I’ll take the film over the book thank you ….

After reading Elizabeth Guizzetti’s recent blog post about the new Hobbit film, it got me thinking about the connection between novels and their film counterparts. Almost all critics will say that the book is much superior to the film, usually because the book is so detailed and full of charm and atmosphere which ultimately doesn’t translate well to the silver screen. And I must say that this statement is mostly true for me, although there are a few exceptions.

atonementbook The first book that I was disappointed in (after seeing the film first) was Ian McEwan’s Atonement. I loved the twist at the end of the film and I loved the atmosphere and action during Robbie’s time in France. James McAvoy is a talented actor and brought a lot to the role; Keira Knightly even won me over with the stern portrayal of Cecilia. However, the book seemed to drag onwards, never really grabbing you and taking you along with the characters. It was far more centred on the misuse of the ‘C’ word than about the characters. I did persevere with the novel however, but ultimately by the end I found myself wishing that the book would end.

The second book was Memoirs of a Geisha by MemoirsGeishaArthur Golden, which tells the awful, tragic story of Chiyo Sakamoto and her life within a geisha house. The film gave the story an addictive character and an impression of what life must have been like for poor girls of Japan who were sold to become geisha’s. I found the film in particular, educated me more than what the book did. Of course, the book is there to entertain rather than educate, but as a Western reader, you do take some things on board. The book also seemed to focus on minor details rather than focusing on the bigger moments. I enjoyed Memoirs of a Geisha (the book) more than I enjoyed Atonement (the book) but overall I was left with a somewhat distasteful opinion.

Of course, one could assume that literary books are just simply not for me, if you go on the above books. They both tend to focus more on character and language rather than action and in all honesty I probably do love more commercial books than literary ones, but that’s simply not because I fail to understand the books. It may be cynical of me to assume, but it’s almost derogatory to admit that you don’t like a literary book, as if you aren’t a ‘proper’ reader.

However, despite reading more books with a mass market appeal, I did enjoy The Color Purple by Alice Walker and The World According to Garp by John Irving. Both considered to be literary. I’m even reading (and enjoying) The Casual Vacancy by JK Rowling at the moment, which could be sorted into Modern Literary. So I don’t really have a problem with literary novels, just those that lack something special.

But what about you? Have you enjoyed a film more significantly than the book? Get in touch and perhaps we can see if there is a trend.

6 thoughts on “I’ll take the film over the book thank you ….

  1. Okay no one would consider my tastes literary. I read a lot of science fiction and fantasy.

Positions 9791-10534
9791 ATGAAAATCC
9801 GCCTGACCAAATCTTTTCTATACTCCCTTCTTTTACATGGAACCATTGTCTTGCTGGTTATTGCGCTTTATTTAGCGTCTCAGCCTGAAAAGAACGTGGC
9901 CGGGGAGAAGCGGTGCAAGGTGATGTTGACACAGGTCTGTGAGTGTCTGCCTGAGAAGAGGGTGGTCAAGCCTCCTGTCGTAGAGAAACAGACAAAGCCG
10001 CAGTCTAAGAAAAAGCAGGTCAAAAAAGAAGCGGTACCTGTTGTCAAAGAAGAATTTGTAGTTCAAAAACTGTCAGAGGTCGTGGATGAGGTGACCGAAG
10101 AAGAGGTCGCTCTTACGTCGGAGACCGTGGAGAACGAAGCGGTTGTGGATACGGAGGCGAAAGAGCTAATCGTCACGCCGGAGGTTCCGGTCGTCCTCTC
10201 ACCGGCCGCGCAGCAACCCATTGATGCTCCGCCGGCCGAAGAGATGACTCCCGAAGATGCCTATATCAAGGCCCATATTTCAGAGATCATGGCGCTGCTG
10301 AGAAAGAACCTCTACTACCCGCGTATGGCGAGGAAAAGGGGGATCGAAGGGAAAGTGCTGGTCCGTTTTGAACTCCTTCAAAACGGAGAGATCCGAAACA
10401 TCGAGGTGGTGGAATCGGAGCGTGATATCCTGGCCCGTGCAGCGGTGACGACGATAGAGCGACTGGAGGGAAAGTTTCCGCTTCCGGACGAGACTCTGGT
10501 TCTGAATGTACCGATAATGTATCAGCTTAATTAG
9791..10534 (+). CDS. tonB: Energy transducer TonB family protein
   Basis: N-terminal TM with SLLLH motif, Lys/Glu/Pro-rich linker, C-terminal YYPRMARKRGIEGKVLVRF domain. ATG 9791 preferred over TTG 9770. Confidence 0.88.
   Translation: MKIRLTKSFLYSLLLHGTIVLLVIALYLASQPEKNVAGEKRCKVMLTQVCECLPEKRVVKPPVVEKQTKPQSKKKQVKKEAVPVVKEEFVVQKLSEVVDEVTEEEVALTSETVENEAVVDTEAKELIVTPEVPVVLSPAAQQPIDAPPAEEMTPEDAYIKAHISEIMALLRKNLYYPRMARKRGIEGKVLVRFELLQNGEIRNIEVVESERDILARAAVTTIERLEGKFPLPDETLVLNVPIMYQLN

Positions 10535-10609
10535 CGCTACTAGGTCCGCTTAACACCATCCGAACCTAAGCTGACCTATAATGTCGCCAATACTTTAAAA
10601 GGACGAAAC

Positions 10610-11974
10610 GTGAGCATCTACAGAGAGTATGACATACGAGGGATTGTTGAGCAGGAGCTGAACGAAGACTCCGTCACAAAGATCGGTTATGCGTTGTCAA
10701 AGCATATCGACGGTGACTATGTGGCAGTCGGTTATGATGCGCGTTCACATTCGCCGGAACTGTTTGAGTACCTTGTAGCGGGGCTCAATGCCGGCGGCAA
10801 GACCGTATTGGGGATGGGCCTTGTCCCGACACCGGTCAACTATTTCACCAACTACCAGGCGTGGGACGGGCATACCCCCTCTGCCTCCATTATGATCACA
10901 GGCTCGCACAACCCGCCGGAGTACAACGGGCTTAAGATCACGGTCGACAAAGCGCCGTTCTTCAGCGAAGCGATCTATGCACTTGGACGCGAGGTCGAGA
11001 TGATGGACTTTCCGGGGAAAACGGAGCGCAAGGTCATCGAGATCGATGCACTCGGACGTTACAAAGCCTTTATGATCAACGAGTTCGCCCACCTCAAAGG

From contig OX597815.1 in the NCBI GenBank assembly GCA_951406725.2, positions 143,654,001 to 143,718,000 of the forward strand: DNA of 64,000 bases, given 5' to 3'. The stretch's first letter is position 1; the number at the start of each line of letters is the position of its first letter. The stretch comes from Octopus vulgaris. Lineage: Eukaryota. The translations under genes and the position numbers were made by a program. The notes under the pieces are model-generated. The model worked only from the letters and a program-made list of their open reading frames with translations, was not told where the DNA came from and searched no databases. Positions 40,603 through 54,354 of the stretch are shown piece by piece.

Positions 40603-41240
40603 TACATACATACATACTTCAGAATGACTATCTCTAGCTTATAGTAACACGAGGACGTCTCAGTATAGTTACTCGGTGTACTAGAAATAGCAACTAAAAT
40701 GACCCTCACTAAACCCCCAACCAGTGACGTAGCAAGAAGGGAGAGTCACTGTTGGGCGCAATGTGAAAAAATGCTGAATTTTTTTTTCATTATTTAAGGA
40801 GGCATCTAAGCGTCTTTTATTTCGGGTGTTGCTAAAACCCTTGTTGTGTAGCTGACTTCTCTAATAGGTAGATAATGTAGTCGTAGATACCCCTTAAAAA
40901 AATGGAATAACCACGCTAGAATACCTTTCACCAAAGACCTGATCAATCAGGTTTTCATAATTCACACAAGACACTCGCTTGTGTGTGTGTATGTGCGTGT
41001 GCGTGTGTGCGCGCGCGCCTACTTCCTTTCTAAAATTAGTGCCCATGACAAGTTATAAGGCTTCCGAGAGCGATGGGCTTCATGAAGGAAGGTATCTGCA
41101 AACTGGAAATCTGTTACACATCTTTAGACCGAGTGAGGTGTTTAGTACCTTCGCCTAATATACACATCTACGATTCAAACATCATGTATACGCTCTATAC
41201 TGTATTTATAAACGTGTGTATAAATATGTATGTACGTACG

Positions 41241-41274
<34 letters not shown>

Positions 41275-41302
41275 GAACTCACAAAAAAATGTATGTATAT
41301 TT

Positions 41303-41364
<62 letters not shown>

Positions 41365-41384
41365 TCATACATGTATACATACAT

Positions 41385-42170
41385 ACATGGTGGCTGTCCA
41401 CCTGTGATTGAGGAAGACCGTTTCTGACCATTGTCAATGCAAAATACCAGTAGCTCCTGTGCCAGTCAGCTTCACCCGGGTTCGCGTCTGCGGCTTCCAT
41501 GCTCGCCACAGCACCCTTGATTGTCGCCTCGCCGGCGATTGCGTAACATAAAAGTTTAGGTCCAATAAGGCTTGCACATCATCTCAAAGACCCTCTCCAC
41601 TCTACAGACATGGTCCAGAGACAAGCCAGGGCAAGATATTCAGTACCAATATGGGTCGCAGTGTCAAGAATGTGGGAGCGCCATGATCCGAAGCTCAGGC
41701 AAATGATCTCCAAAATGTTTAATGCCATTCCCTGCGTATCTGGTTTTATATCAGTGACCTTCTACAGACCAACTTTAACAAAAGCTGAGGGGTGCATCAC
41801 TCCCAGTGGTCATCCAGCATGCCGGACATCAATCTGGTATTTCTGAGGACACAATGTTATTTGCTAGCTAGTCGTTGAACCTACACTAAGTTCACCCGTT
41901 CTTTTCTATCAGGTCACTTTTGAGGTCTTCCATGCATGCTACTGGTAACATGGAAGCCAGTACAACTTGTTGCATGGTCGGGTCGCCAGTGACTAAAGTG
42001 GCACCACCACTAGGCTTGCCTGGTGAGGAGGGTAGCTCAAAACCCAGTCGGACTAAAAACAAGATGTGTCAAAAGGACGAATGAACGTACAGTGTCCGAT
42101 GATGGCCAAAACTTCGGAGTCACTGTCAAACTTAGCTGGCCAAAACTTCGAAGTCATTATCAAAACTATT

I loved Jurassic Park the film, much better than the book. When I read Jurassic Park, I thought it was a good book and I enjoyed it, but there were parts of the movie that made me jump out of my seat the first time I watched it.

    I liked the 80’s version of Dune better than the book. I am about to shock you, I liked Peter Jackson’s LotR’s better than the books: at least Return of the King which I was battling to read, but I’ve watched the trilogy numerous times.

    I don’t care about the changes as long as if a film can catch the flavor of the original book.

    1. That’s really interesting – I’ve never read any Michael Crichton myself but I’ve always been interested in his book ‘Congo’.

      My friend loves dinosaurs and in particularly the Jurassic Park Series. He read the books after the films, but still loves the films more. He likes the Sam Neil portrayal better than the character in the book.

  2. Great piece, I’d say I’ve been mostly let down conversions (The Golden Compass being perhaps the saddest :(), but I agree that the odd one shines through – Hunger Games, Shawshank redemption and Watership Down to name a few of the top of my head 🙂

    1. Great list, Jack. And I definitely agree with The Golden Compass – how sad! It had great potential!

  3. I enjoyed the movie Shawshank Redemption more than the book, but it did have an amazing cast! 😉

    1. Hi Dianne, I only watched Shawshank for the first time this year. You’re right – it was a great film 🙂

Leave a Reply

Fill in your details below or click an icon to log in:

WordPress.com Logo

You are commenting using your WordPress.com account. Log Out /  Change )

Google photo

You are commenting using your Google account. Log Out /  Change )

Twitter picture

You are commenting using your Twitter account. Log Out /  Change )

Facebook photo

You are commenting using your Facebook account. Log Out /  Change )

Connecting to %s

%d bloggers like this:
search previous next tag category expand menu location phone mail time cart zoom edit close